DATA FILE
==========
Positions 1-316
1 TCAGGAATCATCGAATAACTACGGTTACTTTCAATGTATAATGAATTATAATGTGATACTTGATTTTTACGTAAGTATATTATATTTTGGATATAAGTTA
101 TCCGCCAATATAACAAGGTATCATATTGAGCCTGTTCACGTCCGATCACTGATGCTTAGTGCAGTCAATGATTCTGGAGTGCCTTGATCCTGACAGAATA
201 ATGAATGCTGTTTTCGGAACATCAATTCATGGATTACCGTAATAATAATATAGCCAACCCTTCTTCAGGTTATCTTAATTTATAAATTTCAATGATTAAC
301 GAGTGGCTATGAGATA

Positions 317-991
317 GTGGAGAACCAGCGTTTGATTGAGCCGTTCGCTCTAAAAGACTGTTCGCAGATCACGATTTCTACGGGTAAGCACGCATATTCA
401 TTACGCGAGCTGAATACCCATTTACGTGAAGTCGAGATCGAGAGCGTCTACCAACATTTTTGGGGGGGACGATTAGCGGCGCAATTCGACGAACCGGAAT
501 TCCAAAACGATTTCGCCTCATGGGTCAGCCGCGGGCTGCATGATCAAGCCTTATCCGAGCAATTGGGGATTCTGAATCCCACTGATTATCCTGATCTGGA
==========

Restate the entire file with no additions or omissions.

Positions 1-316
1 TCAGGAATCATCGAATAACTACGGTTACTTTCAATGTATAATGAATTATAATGTGATACTTGATTTTTACGTAAGTATATTATATTTTGGATATAAGTTA
101 TCCGCCAATATAACAAGGTATCATATTGAGCCTGTTCACGTCCGATCACTGATGCTTAGTGCAGTCAATGATTCTGGAGTGCCTTGATCCTGACAGAATA
201 ATGAATGCTGTTTTCGGAACATCAATTCATGGATTACCGTAATAATAATATAGCCAACCCTTCTTCAGGTTATCTTAATTTATAAATTTCAATGATTAAC
301 GAGTGGCTATGAGATA

Positions 317-991
317 GTGGAGAACCAGCGTTTGATTGAGCCGTTCGCTCTAAAAGACTGTTCGCAGATCACGATTTCTACGGGTAAGCACGCATATTCA
401 TTACGCGAGCTGAATACCCATTTACGTGAAGTCGAGATCGAGAGCGTCTACCAACATTTTTGGGGGGGACGATTAGCGGCGCAATTCGACGAACCGGAAT
501 TCCAAAACGATTTCGCCTCATGGGTCAGCCGCGGGCTGCATGATCAAGCCTTATCCGAGCAATTGGGGATTCTGAATCCCACTGATTATCCTGATCTGGA